Why do an MBA in Belgium?

Belgium may not have the economic strength or political influence of its neighbors France, Germany, and the Netherlands, but its prime location means it has carved out its own unique identity in the heart of Europe. 

Eva Peeters is a Student Recruitment Manager at Belgium’s Antwerp Management School. She highlights the country’s central location as being one of the key attractions for international students. 

“What I like a lot is our central location,” she says. “I used to live abroad myself, and it’s only when I lived abroad that I started appreciating how central Belgium is…so for international students, it’s great to explore Europe if you’re in Belgium.” (01:04)

But Belgium’s position in central Europe also brings logistical and economic advantages. With easy access to the rest of the continent by road, rail, air, or sea, the country has become somewhat of a continental transport hub.

“Belgium is also very much important as a hub in terms of transportation. We have a lot of companies such as FedEx and DHL [which are] quite big here,” adds Benoît Masset of Solvay Business School. (11:50

Affordable tuition and post-graduate work visas

Despite Belgium’s relatively small population, it can also compete with its neighbors when it comes to higher education. It is home to some of Europe’s leading universities and business schools, yet tuition fees here remain more affordable than much of the continent.

“I know Belgium is not the most famous country, it’s not like France or the UK, but what I like a lot is that we have a lot of schools that score very well in international rankings, but in terms of tuition fees we are still relatively affordable – especially if you compare it to other Western countries. So in terms of value for money, Belgium is a great choice,” says Eva. (00:38)

Those who choose to study in Belgium tend to stay after they graduate. Eva states that 20-30% of her school’s graduates work in Belgium after graduating – but that figure is likely to increase thanks to a newly introduced work visa for international students.

“In the past, there was no post-graduation work visa. But, now, finally, the Belgian government has approved this visa, so that means everyone doing a postgraduate degree in Belgium will be able to stay for at least one extra year and have full work rights,” Eva confirms. (02:00)

The internationalism of Belgium

Belgium also excels when it comes to internationalism. Another benefit of its central location, coupled with its political neutrality, is that the country has become the home of various international organizations. Yolanda Habets is the Head of MBA Programs at Vlerick Business School.

“I think Belgium is actually an excellent gateway to an international career for students,” she says. “Belgium was the founding member of many major international entities like the EU, NATO, the Eurozone, and the World Trade Organization (WTO) to name just a few. Many of those companies are in the capital city of Belgium, Brussels, which gives it a very good position on the international stage.” (07:10)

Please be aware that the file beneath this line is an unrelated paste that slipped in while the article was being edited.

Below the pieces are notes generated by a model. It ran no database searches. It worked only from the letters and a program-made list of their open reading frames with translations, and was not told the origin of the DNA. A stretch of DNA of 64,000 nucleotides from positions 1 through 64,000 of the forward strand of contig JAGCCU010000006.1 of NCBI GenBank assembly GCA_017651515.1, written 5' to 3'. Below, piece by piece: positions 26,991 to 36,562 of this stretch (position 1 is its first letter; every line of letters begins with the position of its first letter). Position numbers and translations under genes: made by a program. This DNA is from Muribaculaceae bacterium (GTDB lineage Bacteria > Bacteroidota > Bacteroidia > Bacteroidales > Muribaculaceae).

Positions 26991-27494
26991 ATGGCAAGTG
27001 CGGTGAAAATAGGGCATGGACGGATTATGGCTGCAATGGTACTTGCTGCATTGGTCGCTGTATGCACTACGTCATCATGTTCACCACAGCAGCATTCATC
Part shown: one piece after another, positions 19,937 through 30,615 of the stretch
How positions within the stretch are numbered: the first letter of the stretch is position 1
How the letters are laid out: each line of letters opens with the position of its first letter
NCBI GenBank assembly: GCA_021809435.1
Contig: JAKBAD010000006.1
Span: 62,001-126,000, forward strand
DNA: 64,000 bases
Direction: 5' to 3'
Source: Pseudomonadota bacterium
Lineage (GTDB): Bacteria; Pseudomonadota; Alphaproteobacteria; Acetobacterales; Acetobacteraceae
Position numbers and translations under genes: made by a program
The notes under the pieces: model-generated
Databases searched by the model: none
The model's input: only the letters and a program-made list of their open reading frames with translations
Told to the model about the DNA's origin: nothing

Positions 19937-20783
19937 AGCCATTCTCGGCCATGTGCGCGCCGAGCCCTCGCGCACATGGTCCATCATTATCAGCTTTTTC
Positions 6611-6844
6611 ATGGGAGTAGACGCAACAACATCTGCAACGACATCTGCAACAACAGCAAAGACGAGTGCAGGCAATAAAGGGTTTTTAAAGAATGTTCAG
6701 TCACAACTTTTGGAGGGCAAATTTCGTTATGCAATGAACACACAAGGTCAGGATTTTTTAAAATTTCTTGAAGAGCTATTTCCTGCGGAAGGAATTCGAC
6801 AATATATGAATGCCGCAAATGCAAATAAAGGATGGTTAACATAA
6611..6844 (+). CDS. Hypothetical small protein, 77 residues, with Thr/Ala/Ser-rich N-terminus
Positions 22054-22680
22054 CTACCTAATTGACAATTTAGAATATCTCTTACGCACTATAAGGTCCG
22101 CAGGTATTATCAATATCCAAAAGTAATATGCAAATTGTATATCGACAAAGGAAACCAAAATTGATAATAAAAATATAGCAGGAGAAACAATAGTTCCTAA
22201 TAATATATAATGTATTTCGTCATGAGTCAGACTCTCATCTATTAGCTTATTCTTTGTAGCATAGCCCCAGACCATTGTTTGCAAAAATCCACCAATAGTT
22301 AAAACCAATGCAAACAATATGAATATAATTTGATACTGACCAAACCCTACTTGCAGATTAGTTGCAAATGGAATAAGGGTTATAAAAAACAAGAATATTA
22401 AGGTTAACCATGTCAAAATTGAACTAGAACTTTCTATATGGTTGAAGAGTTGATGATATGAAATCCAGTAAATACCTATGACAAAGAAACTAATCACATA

But how exactly does this benefit MBA students in Belgium? Benoît explains how Solvay Business School is tapping into Brussels’ business community to improve their program offering:

“We are tapping into the network here in Brussels. For example, we are having a new course this year on technology regulation and lobbying, which is going to be delivered by the CEO of Politico Europe. This is one of the main good points of having the EU close by – that we have these high-profile [individuals] who are available to be professors during our courses.” (12:28)

Belgium’s innovative approach to sustainability

We’ve already looked at how Belgium carves out advantages for itself despite its small population, and its approach to sustainability is another one. Not having the pool of natural resources that other countries have has meant the country has had to find innovative ways to compete. 

“Belgium is also known as a hub of innovation, and a lot of that innovation is focused towards sustainability in many industries ranging from transportation through textiles through food and beverages, but also in some of the more traditional industries like finance. Belgium is again at the forefront [in finance] with the introduction of a quality standard for sustainable and socially responsible financial products,” Yolanda explains. (09:18)

Again, it’s interesting to learn how Belgium’s sustainable initiatives manifest themselves in the country’s business schools. Benoît explains Solvay Business School’s commitments to sustainability:

“We’re very proud that the Solvay MBA is embedded in sustainability through our scholarships, through our academia, with all courses [including at least] one sustainability chapter – also through our operations, where we really care about making our systems as sustainable and lean as possible.” (15:58)

Its approach to sustainability is one of the many ways in which Belgium has learned to maximize its potential. Choose to study here, and you could be inspired to do the same.